Cease-Fire Producing Splinter Terror Groups?
Jun 30, 2003

Stratfore Intelligence Report


An apparent splinter group of the al-Aqsa Martyrs' Brigade has claimed responsibility for the June 30 shooting death of a Bulgarian worker in Nablus, saying it rejects the wider Palestinian cease-fire agreements. Meanwhile, sources say cells within Hamas are debating whether to observe the cease-fire or splinter off themselves. For now, the shooting is an isolated incident and has not elicited a violent reaction by the Israeli military. However, if Hamas, al-Aqsa or Fatah cannot rein in their splinter groups or the Israeli army reacts harshly to further attacks, the fragile new cease-fire will shatter.


On the heels of a cease-fire agreement between the Israeli government and several Palestinian factions, a Bulgarian guest worker was shot June 30 while driving near the West Bank town of Nablus. In the aftermath of the attack, Israeli Prime Minister Ariel Sharon said Israel "will not turn a blind eye to the violence."

Initial reports said the al Aqsa Martyr's Brigade, an offshoot of Fatah, claimed responsibility for the killing. However, al-Aqsa representatives said shortly afterward that they would observe a three-month cease-fire. In a subsequent release, a group identifying itself as the Martyrs of the Jenin Refugee Camp -- a part of al Aqsa that says it does not answer to any central authority -- claimed responsibility for the attack. The Martyrs of Jenin group, which has disavowed any involvement with factions taking part in the cease-fire, can throw a monkey-wrench into the peace process by striking out against Israelis -- a tactic that traditionally has brought down a heavy-handed response from the Israel Defense Forces.

If the statement issued by the Martyrs of Jenin can be taken at face value, the world would be seeing the first disgruntled Palestinian splinter group to emerge as a result of the peace process.

The impact that such a group might have will be seen largely in the responses to its actions, rather than the actions themselves. The Martyrs of Jenin reportedly operates out of the Jenin refugee camp, which is home to roughly 13,000 people. Since it is the only identified Palestinian group so far to oppose the cease-fire -- and if it operates from only one refugee camp -- it can be surmised that the group lacks large numbers or a developed support structure.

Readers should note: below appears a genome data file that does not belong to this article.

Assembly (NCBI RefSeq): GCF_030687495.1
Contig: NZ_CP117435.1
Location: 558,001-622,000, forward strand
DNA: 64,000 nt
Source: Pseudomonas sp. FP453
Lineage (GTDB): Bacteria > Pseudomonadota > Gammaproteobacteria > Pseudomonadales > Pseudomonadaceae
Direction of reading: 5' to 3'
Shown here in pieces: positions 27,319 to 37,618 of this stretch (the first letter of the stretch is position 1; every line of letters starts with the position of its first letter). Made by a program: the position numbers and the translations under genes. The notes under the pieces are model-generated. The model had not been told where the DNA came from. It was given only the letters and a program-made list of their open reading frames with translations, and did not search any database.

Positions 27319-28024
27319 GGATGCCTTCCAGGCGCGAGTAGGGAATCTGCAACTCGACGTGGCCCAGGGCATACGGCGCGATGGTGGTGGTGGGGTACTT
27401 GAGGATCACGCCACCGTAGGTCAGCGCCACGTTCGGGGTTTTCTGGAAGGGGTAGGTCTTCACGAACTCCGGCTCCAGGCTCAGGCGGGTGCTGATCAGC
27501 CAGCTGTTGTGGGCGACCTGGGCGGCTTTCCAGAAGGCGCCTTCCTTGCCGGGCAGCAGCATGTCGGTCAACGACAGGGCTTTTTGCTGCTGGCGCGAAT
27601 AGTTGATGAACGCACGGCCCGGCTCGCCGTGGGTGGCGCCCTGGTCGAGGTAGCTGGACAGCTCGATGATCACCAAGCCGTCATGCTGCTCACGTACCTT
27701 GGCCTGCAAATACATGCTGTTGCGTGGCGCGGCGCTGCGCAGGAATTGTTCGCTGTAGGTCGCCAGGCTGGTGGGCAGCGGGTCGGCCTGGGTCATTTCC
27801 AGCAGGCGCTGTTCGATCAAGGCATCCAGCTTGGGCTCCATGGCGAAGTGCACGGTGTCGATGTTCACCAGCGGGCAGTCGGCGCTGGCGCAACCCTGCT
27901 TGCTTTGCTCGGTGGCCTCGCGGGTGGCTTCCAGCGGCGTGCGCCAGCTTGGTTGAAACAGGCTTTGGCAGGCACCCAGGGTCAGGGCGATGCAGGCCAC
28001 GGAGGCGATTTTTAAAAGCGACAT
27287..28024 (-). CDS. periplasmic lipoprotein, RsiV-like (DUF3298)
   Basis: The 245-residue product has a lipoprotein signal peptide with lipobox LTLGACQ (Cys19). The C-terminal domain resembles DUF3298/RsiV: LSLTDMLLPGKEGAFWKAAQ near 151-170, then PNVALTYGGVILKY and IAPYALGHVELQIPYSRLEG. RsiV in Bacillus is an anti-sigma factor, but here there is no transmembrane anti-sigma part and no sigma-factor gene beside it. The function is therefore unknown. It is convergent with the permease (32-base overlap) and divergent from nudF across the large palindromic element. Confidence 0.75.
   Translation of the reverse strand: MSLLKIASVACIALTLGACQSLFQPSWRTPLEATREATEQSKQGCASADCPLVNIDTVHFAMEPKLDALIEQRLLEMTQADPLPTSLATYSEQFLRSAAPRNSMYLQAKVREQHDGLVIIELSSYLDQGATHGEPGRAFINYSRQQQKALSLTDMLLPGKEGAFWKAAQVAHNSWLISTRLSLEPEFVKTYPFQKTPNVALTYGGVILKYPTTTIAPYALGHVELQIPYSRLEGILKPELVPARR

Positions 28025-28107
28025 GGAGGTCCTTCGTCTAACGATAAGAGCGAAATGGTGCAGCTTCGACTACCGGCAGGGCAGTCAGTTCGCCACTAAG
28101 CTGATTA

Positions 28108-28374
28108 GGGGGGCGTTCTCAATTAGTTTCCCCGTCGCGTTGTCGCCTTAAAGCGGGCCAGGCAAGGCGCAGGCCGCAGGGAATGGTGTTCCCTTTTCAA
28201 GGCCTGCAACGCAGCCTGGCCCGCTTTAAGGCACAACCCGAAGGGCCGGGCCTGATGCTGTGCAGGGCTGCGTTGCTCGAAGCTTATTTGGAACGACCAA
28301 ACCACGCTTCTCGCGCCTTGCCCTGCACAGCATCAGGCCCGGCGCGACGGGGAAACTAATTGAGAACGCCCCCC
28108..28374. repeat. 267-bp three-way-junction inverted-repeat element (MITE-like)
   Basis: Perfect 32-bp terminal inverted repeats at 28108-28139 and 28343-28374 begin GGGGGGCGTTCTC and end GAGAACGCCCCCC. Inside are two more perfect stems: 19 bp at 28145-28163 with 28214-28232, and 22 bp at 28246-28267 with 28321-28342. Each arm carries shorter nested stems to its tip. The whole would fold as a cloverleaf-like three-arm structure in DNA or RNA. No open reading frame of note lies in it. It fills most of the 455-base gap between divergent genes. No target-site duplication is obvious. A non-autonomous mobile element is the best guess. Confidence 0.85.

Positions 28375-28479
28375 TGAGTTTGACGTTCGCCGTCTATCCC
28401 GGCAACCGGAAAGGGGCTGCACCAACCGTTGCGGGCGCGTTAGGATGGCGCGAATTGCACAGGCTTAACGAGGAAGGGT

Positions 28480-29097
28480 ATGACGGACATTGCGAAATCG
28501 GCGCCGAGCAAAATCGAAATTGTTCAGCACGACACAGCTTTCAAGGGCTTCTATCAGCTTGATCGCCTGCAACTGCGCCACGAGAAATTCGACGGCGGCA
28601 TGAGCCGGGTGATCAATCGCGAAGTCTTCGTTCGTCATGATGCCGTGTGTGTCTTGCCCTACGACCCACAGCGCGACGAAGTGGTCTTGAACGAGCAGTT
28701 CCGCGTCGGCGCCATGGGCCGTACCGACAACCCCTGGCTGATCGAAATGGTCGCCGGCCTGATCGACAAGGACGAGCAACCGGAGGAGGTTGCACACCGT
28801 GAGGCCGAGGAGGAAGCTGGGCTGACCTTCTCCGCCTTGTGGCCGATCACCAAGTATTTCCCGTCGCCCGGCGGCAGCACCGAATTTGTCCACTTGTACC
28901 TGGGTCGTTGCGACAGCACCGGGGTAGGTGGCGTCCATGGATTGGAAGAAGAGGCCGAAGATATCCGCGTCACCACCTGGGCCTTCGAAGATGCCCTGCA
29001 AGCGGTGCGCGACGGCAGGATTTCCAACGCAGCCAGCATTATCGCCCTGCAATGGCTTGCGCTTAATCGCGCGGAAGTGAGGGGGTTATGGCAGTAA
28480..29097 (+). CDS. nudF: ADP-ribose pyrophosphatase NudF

Al-Aqsa is not the only group that might be splintering into new factions. A source close to Hamas told Stratfor that several of its cells -- in both the Gaza Strip and West Bank -- reject the leadership's three-month cease-fire deal. Some cells have demanded an explanation of the hudna from higher Hamas officials, and others have agreed at local meetings new attacks against Israelis will be launched -- regardless of the group's overall position -- once the first Palestinian is killed by either Israeli government forces or Jewish extremists. Still other cells, sources say, are now discussing whether to even wait for a trigger or just to follow the example set by the Martyrs of Jenin and continue attacks unabated.

It is possible that Fatah -- which reportedly had complained about not being consulted before militant groups made cease-fire announcements -- is behind the shooting of the Bulgarian worker. In this scenario, the faction might be seeking to demonstrate its continued relevance to the peace process, while keeping its image "clean" by using a cover group to carry out and take credit for the attack. However, other than showing that Fatah has the ability to wreck the ceasefire -- which no one doubts -- this would accomplish nothing. And that makes this scenario very unlikely.

As of now, the Nablus shooting remains an isolated incident. Israeli forces have withdrawn from Gaza and officials still say they will leave Bethlehem on July 1, turning security functions over to the Palestinians, and no tanks have started rolling. For at least its first several hours, the cease-fire is continuing relatively smoothly -- putting the onus for the time being on Hamas, Fatah and al-Aqsa to rein in the Martyrs of Jenin and other splinter groups.